“To mislead, not to inform.” In this one brief phrase, Adams gets to the very heart of Clinton’s and her party’s tactics.

Doing the math on Clinton’s “Tax the Rich” proposal, Adams says “I don’t want to give 75% of my earnings to the government. (Would you?)

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Adams also zeroes in on “Clinton’s Health.” He doesn’t need to spend much time here, as any frequenter of political blogs and videos already know. But again he cites this as a key reason for his switch, pointing any still skeptical readers toward Hillary’s “now-famous “Why aren’t I 50 points ahead” video clip.”

Where Adams really gets on a roll occurs in his two longest discussion points, “Pacing and Leading,” and “Persuasion.” It’s here that Adams’ understanding of how successful businesses and businessmen work that makes this article important and well worth reading in its entirety.

To synopsize, Adams explains what may very well be obvious to anyone who’s run or operated a business, particularly in matters like commercial real estate development and construction where many disparate players, ranging from local, state and national government to funding sources to trade unions must all be brought on board and motivated to get with the developer’s plan. Or as much of it as he can sell.

Noting that “Trump always takes the extreme position on matters of safety and security for the country,” Adams readily acknowledges that public statements along these lines are scary when the average Joe hears them. But Adams regards Trump as a “trained persuader” employing the tactics of “pacing and leading.”

In short, Trump functions the way Ronald Reagan often did, by leading with an extreme, attention-grabbing position that can seem threatening even to seasoned veterans sitting across the negotiating table from him. But during negotiations, this gives a “trained persuader” like Trump plenty of room to modify proposals or even back off a bit until an agreement is reached that likely tilts in the direction of that original, radical proposal.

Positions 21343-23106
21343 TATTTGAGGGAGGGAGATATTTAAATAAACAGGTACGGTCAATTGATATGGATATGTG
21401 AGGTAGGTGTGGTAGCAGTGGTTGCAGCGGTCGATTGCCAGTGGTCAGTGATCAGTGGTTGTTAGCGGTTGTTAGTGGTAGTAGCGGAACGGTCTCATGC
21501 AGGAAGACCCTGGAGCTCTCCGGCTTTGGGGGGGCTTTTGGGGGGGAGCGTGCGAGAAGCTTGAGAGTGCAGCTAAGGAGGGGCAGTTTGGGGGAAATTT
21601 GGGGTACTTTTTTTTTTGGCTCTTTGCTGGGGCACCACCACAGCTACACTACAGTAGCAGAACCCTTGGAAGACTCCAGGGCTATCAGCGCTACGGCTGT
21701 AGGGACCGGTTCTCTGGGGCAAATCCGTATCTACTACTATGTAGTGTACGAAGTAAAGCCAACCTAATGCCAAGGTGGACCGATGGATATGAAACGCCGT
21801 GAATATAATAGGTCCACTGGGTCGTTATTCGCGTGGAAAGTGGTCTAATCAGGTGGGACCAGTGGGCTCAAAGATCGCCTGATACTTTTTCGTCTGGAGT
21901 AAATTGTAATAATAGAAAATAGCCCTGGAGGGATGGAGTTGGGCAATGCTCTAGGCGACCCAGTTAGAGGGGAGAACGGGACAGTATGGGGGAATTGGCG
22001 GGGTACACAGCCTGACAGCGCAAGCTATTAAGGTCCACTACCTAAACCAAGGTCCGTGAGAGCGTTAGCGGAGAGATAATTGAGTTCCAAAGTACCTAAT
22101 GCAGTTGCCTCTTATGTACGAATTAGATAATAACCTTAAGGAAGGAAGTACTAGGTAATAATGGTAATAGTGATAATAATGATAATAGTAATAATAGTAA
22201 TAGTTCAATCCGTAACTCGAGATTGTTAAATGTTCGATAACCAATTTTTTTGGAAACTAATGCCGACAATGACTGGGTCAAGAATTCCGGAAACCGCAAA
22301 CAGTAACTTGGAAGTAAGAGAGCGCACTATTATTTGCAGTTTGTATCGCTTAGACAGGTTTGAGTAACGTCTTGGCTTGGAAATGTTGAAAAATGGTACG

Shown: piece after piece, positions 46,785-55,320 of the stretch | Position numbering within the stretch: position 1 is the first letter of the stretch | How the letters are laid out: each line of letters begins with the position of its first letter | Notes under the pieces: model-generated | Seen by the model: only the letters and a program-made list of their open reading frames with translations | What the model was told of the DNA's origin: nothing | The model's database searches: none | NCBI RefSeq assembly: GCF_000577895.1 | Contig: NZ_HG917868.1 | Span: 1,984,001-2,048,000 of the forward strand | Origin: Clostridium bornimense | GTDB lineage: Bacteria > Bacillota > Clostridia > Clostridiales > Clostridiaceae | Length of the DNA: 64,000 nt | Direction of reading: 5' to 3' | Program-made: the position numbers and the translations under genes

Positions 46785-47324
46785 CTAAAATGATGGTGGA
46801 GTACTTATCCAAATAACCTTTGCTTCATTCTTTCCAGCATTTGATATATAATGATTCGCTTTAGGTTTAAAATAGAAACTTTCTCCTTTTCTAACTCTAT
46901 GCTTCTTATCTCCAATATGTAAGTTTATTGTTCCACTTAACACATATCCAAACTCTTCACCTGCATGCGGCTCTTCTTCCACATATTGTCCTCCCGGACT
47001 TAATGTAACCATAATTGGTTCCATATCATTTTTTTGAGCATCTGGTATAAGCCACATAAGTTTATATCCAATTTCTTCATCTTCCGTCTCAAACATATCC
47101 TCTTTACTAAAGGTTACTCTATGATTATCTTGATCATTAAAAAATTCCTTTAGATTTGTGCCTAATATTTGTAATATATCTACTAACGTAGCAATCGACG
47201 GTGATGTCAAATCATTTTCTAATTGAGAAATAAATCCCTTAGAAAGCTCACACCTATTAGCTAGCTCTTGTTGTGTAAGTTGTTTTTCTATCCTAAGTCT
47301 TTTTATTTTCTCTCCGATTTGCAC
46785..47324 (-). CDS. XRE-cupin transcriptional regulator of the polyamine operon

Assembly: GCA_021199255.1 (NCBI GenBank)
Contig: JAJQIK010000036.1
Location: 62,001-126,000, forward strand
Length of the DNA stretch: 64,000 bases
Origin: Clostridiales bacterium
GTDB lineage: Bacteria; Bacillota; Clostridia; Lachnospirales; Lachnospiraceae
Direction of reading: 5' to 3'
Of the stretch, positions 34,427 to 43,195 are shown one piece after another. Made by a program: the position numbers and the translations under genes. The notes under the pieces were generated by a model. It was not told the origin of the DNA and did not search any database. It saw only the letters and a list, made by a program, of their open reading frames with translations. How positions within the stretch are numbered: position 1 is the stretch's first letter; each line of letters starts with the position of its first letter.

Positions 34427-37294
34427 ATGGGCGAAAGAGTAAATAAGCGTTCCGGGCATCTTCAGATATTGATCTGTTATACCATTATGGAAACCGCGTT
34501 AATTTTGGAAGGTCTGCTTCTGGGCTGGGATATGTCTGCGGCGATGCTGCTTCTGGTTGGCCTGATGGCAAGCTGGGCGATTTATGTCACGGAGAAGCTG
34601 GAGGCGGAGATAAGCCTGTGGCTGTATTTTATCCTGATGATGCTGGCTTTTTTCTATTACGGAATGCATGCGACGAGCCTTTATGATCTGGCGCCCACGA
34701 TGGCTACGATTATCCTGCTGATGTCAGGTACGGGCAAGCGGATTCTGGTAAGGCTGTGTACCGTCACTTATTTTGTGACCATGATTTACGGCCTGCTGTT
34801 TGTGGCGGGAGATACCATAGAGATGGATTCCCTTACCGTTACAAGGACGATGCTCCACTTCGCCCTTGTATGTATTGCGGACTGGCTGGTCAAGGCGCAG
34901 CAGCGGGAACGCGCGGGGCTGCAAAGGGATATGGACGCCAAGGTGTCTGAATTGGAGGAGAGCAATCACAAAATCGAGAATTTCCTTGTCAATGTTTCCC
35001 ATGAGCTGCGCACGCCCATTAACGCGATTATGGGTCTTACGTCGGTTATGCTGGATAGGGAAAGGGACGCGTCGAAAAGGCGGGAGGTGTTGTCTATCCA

In the real world, most business negotiators know that if you start out with a “reasonable” position, you’ve already lost the argument. You have no bargaining room left. Adams cites Trump’s developing position on “The Wall” as a case in point.

With regard to the art of persuasion, or perhaps the art of the deal, Adams once again perhaps unwittingly, conjures up the ghost of the Great Persuader himself, Ronald Reagan as he focuses on this key skill set that must be possessed by any real leader.

“The best kind of president for managing the psychology of citizens – and therefore the economy – is a trained persuader. You can call that persuader a con man, a snake oil salesman, a carnival barker, or full of shit. It’s all persuasion. And Trump simply does it better than I have ever seen anyone do it.

“Most of the job of president is persuasion. Presidents don’t need to understand policy minutia. They need to listen to experts and then help sell the best expert solutions to the public. Trump sells better than anyone you have ever seen, even if you haven’t personally bought into him yet. You can’t deny his persuasion talents that have gotten him this far.”

If Scott Adams the business expert hasn’t persuaded his own readers of the rightness of his view, perhaps Scott Adams the cartoonist will, given his remaining reason for his dramatic switch: “Party or Wake.”

“It seems to me that Trump supporters are planning for the world’s biggest party on election night whereas Clinton supporters seem to be preparing for a funeral. I want to be invited to the event that doesn’t involve crying and moving to Canada.”

Read the whole thing. It may very well provide some useful perspective on Monday night’s first 2016 Presidential Debate as Hillary Clinton and Lester Holt take on The Donald, allegedly with Mark Cuban and Gennifer Flowers seated in the front row of the audience.

Join CDN writers and commentators for a live stream of the debate complete with online chat Monday night, September 26, starting at 8:30 p.m. ET. Just click on this link.